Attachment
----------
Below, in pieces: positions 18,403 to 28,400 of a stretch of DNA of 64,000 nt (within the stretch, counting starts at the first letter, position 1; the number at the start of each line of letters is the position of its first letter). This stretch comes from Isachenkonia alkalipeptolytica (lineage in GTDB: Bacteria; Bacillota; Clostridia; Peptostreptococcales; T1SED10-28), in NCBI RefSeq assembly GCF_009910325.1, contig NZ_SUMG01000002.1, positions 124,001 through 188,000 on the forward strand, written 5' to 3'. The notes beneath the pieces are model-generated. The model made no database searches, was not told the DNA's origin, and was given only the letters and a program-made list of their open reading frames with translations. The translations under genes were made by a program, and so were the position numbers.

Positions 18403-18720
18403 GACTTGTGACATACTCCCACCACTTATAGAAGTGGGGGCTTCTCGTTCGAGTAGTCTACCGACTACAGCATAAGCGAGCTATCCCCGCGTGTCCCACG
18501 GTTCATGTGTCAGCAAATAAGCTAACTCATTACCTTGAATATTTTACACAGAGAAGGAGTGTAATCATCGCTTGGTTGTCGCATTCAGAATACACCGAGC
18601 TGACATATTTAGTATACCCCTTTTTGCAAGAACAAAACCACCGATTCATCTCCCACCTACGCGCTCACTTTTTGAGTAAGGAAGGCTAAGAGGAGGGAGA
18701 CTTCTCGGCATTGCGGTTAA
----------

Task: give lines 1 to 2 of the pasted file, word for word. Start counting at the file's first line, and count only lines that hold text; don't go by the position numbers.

Below, in pieces: positions 18,403 to 28,400 of a stretch of DNA of 64,000 nt (within the stretch, counting starts at the first letter, position 1; the number at the start of each line of letters is the position of its first letter). This stretch comes from Isachenkonia alkalipeptolytica (lineage in GTDB: Bacteria; Bacillota; Clostridia; Peptostreptococcales; T1SED10-28), in NCBI RefSeq assembly GCF_009910325.1, contig NZ_SUMG01000002.1, positions 124,001 through 188,000 on the forward strand, written 5' to 3'. The notes beneath the pieces are model-generated. The model made no database searches, was not told the DNA's origin, and was given only the letters and a program-made list of their open reading frames with translations. The translations under genes were made by a program, and so were the position numbers.

Positions 18403-18720